NFL Scouting Combine

NFL Scouting Combine:  Musings, observations and the occasional insight as the quarterbacks took center stage Friday at the NFL’s Scouting Combine…. * Quick impressions of some of the top-level quarterback prospects based on their performances from the podium in front of the media:

Baker Mayfield believes in himself as much as any player I can ever remember coming through Indianapolis for this annual NFL job interview, but I think his swagger works well for him. He doesn’t come across as cocky as much as utterly convinced. That he’s good. That he’s ready. And that he has what it takes to lead an NFL team at its most high-profile position.

NFL Scouting Combine 2018 Live Stream

“If any one is going to turn around the Cleveland Browns, it’s going to be me,’’ the Oklahoma quarterback said when asked about the prospect of being the next in a long line of failed Browns quarterbacks.

And you know what? That’s exactly the right answer for facing down the most cursed position in the NFL. Whenever things finally do turn around in Cleveland, it’s going to take a quarterback who believes he’s a miracle worker. Because thinking the job may be too big for you is absolutely halfway to failure as a Browns QB.

Mayfield called his personality and work ethic “infectious,’’ said he wouldn’t “settle for a backup job’’ even as a rookie (are you listening No. 2 Giants?), declared “height doesn’t matter’’ for a passer, and proclaimed himself “the most accurate quarterback in this draft, by far.’’

He also admitted he “has always been brutally honest,’’ as if that needed saying. “Some people don’t like that because it’s rare nowadays, but I just go into these meetings and I’m just myself.’’

Mayfield has a stone-cold conviction about himself, and I think there’s going to be more than one team that falls head over heels in love with his “it factor’’ and alpha-male personality, as well as the proven and productive game he put on tape in college. With top-six teams like the Browns, Giants, Broncos and Jets all needing quarterbacks, and looking to shake off the stigma of losing seasons, its hard to imagine one of them isn’t going to let the confident guy in the bandana be the one to lead them into the future.

— The best thing I heard from UCLA quarterback Josh Rosen is his well-defined self-awareness. He admitted he “kind of’’ needs to convince NFL team decision-makers here that he loves football, which goes right to the heart of questions about his dedication and commitment level to the game. Does he want it enough? Does he need it enough?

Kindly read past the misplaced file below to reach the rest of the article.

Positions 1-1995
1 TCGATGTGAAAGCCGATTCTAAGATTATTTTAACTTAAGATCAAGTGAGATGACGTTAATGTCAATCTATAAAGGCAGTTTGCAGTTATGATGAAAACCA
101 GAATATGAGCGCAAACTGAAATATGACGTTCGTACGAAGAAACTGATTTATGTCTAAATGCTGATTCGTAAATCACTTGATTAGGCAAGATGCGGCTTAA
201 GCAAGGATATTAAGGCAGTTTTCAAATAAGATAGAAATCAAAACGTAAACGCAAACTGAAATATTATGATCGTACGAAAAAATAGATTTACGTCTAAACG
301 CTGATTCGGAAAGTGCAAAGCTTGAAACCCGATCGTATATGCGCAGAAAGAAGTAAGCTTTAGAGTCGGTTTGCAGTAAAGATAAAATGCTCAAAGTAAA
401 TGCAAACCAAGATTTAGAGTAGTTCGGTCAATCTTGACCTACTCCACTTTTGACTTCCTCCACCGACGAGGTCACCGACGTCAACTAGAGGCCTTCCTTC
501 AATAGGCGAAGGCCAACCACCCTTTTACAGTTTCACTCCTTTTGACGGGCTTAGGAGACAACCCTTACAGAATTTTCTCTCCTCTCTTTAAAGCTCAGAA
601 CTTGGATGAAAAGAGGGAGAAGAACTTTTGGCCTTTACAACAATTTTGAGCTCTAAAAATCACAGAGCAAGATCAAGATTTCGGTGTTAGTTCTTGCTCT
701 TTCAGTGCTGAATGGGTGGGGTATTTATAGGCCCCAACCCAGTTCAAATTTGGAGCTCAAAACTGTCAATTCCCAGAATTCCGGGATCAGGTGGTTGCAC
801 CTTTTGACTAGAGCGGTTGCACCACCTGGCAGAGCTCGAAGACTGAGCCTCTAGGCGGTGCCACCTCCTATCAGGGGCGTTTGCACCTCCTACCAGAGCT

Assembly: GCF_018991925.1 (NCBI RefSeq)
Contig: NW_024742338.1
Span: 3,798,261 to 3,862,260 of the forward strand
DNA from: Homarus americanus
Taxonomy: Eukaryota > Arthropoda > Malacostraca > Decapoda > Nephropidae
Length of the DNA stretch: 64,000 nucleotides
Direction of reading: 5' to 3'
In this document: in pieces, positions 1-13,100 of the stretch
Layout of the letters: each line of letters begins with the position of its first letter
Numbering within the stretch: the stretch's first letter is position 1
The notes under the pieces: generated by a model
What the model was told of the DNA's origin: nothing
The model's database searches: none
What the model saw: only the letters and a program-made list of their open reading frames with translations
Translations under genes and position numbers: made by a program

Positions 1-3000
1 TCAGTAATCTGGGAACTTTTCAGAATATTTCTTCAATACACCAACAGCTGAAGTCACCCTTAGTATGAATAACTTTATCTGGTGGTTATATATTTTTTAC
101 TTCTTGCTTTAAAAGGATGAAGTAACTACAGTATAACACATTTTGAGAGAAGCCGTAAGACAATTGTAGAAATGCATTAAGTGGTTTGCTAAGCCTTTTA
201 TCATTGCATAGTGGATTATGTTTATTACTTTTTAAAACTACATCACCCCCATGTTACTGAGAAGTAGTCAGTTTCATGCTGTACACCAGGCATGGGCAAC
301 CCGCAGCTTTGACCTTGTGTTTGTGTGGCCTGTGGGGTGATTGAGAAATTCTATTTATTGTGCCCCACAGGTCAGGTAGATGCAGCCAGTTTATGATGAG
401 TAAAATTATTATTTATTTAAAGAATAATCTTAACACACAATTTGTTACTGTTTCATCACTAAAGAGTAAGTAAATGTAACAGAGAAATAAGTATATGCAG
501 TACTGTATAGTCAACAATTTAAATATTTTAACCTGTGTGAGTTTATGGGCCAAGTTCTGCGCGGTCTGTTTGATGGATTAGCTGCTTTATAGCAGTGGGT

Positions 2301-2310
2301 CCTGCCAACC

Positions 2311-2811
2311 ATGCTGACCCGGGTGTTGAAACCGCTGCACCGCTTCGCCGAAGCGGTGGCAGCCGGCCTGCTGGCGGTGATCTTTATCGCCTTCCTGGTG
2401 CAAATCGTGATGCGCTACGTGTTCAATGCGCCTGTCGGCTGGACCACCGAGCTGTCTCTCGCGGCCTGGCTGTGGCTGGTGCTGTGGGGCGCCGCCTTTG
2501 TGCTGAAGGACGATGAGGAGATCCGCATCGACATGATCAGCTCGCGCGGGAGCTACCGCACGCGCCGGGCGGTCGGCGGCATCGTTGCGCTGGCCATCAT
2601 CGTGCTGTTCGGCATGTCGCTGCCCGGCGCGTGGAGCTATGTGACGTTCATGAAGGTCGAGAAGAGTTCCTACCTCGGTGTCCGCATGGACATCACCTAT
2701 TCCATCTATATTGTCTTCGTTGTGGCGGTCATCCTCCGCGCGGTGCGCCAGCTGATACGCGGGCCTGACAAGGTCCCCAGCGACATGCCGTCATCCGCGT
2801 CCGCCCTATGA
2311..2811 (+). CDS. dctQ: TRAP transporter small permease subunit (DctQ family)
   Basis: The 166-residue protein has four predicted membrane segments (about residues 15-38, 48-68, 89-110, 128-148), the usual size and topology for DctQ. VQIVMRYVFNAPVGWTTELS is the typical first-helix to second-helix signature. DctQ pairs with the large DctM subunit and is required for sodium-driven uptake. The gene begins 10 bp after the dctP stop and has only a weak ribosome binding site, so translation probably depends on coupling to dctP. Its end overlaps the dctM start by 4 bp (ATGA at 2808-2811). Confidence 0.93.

“I love football with all my heart and soul,’’ Rosen said. “And if I didn’t, I just don’t think I’d be able to have made it through the grind of college. Football is an unbelievable team sport, and that’s what so cool about it. I’m not playing exclusively for my own passions, I’m playing for all of my teammates.’’

Rosen said his top goal at the combine is for teams to come away with an accurate perception of the real him, not the image they may have of him based on what they’ve heard, read or seen. In his 15-minute session with reporters, he came across as convincing, genuine and very aware that he has some work to do that extends beyond defending his game tape.

“I’m not going to present a fake image of myself,” Rosen said. “I think you have to be yourself. You have to be authentic. You have to show that you’ve learned and grown over the years. You have to own your mistakes. I think that’s what I’m trying to show.

“I’m trying to show who I really am, not who I’m trying to be, because I don’t want them to draft someone they think they’re getting and then not to get that guy. I think that’s also what your teammates want. Your teammates don’t want a fake shell of yourself. Teammates want you to be you every single day, so that you’re that reliable rock they can count on.”

On the field, Rosen said his strength is his quick decision-making and his ability to get through his progressions decisively. Unlike Mayfield, he said he’s willing to be a backup for whichever team drafts him, if that’s what it takes “to help the team win.’’

— Well played, Lamar Jackson. Well played. The former Heisman winner from Louisville struck just the right playful tone when bombarded with questions about whether teams have asked him to work out at both receiver and quarterback this weekend, as NFL Network reported Friday. Jackson essentially laughed off the notion, giving the idea of a position switch the respect it deserves at this point.